Mr. Obama does have plenty of allies in his corner who have pledged to work swiftly. Sen. Dianne Feinstein, California Democrat, plans to help roll out an updated bill to ban assault weapons — a previous ban expired in 2004 — and high-capacity clips on Thursday, and praised the president's proposals.
"He was exactly right when he said [that] 'weapons designed for the theater of war have no place' in our society," she said. "I couldn't agree more. These weapons have one purpose: to kill the most people in the shortest amount of time possible."
But Senate Majority Leader Harry Reid, Nevada Democrat, has said he is unwilling to make members of his caucus take a politically unpalatable vote if the Republican-led House of Representatives will not pass the legislation.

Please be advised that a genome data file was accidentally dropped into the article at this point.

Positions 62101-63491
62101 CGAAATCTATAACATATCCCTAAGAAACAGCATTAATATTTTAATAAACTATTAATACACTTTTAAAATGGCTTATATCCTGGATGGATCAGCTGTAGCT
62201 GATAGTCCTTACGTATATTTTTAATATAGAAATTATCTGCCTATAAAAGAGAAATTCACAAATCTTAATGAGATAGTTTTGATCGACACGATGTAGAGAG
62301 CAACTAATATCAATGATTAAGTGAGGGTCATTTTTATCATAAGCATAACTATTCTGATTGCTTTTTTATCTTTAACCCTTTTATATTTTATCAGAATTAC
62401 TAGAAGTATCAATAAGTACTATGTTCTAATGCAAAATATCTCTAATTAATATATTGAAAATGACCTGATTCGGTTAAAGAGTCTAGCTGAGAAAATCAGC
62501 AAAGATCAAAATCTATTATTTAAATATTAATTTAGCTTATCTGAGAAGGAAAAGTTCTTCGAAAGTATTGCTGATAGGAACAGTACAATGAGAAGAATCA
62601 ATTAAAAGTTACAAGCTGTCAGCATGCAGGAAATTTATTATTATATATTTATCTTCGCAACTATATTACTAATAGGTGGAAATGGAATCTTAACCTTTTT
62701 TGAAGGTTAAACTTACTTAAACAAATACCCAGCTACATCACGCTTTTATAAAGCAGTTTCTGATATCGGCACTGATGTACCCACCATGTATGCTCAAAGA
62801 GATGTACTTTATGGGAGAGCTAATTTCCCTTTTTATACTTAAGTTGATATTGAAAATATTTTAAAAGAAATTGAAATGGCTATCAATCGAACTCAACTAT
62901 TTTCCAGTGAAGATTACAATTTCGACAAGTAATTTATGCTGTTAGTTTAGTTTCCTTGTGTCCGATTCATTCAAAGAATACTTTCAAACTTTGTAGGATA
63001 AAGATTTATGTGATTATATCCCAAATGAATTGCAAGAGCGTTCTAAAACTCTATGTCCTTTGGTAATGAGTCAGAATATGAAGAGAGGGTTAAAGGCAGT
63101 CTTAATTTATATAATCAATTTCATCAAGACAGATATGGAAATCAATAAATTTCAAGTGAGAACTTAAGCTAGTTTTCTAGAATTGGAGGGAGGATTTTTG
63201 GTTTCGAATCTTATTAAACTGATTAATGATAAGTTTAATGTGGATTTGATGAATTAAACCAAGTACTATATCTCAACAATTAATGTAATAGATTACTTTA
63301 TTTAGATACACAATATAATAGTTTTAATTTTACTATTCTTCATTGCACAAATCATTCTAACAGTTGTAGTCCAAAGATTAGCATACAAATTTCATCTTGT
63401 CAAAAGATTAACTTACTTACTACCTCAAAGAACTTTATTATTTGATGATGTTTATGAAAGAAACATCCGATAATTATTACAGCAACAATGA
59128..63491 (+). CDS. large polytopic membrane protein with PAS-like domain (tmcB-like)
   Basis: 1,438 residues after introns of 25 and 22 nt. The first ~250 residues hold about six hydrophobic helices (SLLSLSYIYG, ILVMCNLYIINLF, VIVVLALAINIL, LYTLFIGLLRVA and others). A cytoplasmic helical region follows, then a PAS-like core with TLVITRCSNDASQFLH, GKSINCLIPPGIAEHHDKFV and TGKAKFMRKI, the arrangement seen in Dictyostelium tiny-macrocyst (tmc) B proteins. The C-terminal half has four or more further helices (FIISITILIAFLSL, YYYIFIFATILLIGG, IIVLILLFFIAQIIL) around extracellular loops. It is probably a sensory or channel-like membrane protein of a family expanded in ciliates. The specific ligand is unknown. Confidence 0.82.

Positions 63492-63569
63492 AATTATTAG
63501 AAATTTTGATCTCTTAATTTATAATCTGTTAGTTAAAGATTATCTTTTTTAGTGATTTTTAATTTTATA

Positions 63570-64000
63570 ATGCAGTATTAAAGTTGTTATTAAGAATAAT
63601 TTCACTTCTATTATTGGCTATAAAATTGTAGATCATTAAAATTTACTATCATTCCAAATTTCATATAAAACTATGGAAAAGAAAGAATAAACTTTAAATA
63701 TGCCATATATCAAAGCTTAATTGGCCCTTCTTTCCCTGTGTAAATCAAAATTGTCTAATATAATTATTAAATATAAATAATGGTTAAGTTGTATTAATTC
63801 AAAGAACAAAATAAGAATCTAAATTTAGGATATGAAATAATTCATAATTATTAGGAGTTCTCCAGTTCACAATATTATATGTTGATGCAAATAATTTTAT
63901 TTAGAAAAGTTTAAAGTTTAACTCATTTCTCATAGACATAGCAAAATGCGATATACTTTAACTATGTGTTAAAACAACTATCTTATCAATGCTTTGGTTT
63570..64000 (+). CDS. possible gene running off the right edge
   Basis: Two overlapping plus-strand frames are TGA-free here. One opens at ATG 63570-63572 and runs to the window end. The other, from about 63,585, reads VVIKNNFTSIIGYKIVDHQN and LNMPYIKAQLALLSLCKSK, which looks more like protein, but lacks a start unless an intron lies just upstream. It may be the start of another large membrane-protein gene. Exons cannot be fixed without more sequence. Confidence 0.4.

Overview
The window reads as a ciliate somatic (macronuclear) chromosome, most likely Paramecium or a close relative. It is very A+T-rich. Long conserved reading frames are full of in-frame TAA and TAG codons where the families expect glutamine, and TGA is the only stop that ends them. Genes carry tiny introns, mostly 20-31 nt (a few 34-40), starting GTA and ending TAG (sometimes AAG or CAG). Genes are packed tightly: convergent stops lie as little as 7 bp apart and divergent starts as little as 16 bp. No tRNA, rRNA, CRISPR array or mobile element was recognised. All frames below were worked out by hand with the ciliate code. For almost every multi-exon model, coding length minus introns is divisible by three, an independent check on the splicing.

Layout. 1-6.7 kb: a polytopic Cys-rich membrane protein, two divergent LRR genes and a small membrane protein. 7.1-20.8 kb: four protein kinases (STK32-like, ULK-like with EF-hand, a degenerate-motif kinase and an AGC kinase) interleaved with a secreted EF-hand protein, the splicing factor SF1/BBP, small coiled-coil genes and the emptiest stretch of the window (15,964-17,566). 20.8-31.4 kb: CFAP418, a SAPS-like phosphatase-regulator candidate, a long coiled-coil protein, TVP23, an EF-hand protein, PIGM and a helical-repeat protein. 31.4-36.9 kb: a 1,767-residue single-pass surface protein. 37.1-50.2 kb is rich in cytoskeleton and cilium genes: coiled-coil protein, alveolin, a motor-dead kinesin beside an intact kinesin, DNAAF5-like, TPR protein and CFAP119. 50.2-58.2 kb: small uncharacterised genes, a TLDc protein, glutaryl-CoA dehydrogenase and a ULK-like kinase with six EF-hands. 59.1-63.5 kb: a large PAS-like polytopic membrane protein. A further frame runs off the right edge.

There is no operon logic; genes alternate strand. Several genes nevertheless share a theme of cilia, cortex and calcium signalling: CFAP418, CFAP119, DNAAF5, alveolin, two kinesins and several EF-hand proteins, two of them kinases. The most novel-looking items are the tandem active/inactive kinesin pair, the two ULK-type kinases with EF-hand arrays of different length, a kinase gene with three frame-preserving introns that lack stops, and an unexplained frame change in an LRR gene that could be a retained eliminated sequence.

On Wednesday, Mr. Reid said the Senate will consider a bill early in the year and that "all options should be on the table moving forward" — though he stopped short of backing any of Mr. Obama's specific ideas.
© Copyright 2013 The Washington Times, LLC. Click here for reprint permission.
Dave Boyer is a White House correspondent for The Washington Times. A native of Allentown, Pa., Boyer worked for the Philadelphia Inquirer from 2002 to 2011 and also has covered Congress for the Times. He is a graduate of Penn State University. Boyer can be reached at firstname.lastname@example.org.
David Sherfinski covers politics for The Washington Times. He can be reached at email@example.com.